tl;dr: I don’t know, but I have some interesting links.
An Apple security white paper from Oct 2012/Mountain Lion confirms that it’s only a single-pass erase:
Users can also initiate sanitization while deleting files using the Secure Empty Trash command in the Finder. This command overwrites files as they are deleted using a single-pass erase.
but doesn’t say whether it’s a lot of zeroes, or random data.
In Disk Utility on Mavericks, the single-pass erase tool only uses a pass of zeroes:
This option writes a single pass of zeros over the entire disk. It erases the information used to access your files and writes over the data 1 time.
It’s not clear if the two implementations are exactly the same.
It might be a little stronger than that. The tool underlying Secure Empty Trash is a command line tool called
srm (Secure ReMove). According to the Wikipedia page:
Mac OS X interfaces to
srm, such as the "Secure Empty Trash" menu item in the Finder, use the DOD-recommended 7-pass algorithm, although
srm uses the 35-pass version by default.
7-passes includes four passes of random data, and then there passes of repeating data. You can see the full list on the Wikipedia page about the Gutmann method, which is what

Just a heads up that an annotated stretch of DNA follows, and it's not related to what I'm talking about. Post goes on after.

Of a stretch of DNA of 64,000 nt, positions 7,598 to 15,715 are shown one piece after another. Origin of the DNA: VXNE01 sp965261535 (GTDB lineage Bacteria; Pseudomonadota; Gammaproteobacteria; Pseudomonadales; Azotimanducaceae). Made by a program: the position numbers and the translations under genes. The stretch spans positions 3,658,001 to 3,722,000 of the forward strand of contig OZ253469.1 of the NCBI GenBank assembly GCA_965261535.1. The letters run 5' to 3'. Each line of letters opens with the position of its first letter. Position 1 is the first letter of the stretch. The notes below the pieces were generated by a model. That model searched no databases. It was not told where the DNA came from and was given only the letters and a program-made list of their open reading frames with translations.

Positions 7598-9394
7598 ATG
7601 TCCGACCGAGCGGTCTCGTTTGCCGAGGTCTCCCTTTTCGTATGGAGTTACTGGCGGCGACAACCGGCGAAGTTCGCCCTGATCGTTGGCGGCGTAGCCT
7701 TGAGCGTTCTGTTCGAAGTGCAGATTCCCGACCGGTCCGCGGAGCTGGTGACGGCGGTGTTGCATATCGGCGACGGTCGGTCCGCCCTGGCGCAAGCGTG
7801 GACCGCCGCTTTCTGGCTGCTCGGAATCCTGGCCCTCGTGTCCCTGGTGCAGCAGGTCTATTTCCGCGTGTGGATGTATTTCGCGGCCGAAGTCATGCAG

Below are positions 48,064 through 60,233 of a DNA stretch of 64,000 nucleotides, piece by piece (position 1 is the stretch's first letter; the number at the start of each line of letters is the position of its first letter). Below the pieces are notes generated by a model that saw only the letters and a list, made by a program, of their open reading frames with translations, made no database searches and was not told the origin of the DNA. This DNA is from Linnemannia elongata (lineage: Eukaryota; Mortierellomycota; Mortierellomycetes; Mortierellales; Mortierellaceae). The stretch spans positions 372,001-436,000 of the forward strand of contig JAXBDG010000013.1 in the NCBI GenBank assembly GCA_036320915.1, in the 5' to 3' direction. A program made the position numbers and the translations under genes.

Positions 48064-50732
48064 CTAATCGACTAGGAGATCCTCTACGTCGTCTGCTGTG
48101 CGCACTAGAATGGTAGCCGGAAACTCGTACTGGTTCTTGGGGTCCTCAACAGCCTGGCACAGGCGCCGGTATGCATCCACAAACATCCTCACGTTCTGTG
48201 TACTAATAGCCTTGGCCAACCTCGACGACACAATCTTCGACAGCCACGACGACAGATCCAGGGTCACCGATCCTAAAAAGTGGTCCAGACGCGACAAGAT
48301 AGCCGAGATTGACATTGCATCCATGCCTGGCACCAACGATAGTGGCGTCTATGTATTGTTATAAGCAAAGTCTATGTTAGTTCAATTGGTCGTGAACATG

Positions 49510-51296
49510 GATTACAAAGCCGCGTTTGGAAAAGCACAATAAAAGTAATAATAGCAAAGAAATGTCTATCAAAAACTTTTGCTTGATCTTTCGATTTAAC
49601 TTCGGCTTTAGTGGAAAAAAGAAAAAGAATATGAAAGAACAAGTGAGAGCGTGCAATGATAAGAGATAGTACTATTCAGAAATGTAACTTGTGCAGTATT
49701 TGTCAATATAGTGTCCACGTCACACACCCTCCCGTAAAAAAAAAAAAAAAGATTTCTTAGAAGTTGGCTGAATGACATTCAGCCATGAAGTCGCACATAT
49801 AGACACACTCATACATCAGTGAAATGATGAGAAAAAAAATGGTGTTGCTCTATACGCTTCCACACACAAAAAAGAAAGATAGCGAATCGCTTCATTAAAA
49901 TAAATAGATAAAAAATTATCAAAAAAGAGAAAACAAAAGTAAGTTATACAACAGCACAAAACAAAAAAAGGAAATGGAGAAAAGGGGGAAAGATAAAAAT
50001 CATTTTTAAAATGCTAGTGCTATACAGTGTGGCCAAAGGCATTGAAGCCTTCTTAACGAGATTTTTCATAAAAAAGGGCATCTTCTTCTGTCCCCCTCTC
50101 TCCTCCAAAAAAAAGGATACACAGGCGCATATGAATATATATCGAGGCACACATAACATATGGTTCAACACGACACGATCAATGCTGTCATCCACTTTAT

srm uses. Unfortunately, that doesn’t come with a reference.
I have an old Mac OS X book (Mac OS X Power Tools, iirc) which also says that 7-pass overwrite is used for Secure Empty Trash, but again no mention of whether it’s zeroes or random data. It’s possible that the Wikipedia page is out-of-date, and that Apple has toned it back over the years.
Certainly, the most secure erasure option available in Disk Utility has been scaled back in the last few releases. A few versions ago, the full 35-pass option was available there:
In Mavericks, the best option only uses 7-passes:
srm man page in Mavericks still makes reference to the 35-pass algorithm
-s option overrides the
-m option, if both are present. If neither is specified, the 35-pass Gutmann algorithm is used.
Presumably the option still exists, but you need to go to the command line to do it. (There’s more good discussion of this on the Security Stack Exchange site.)
I find it odd because, as far as I'm concerned, writing a bunch of 0s is more than enough to make your data inaccessible.
It depends on how inaccessible you want your data to be. For a home user, that mine be fine. If you work for the military or the defence sector, perhaps less so. In theory, somebody with suitable equipment could read the original magnetic pattern from the disk if it’s not broken up properly. Using random data instead of zeroes makes it that much harder to read the original. (More information on the Wikipedia article on data remanence, or that Security.SE thread.)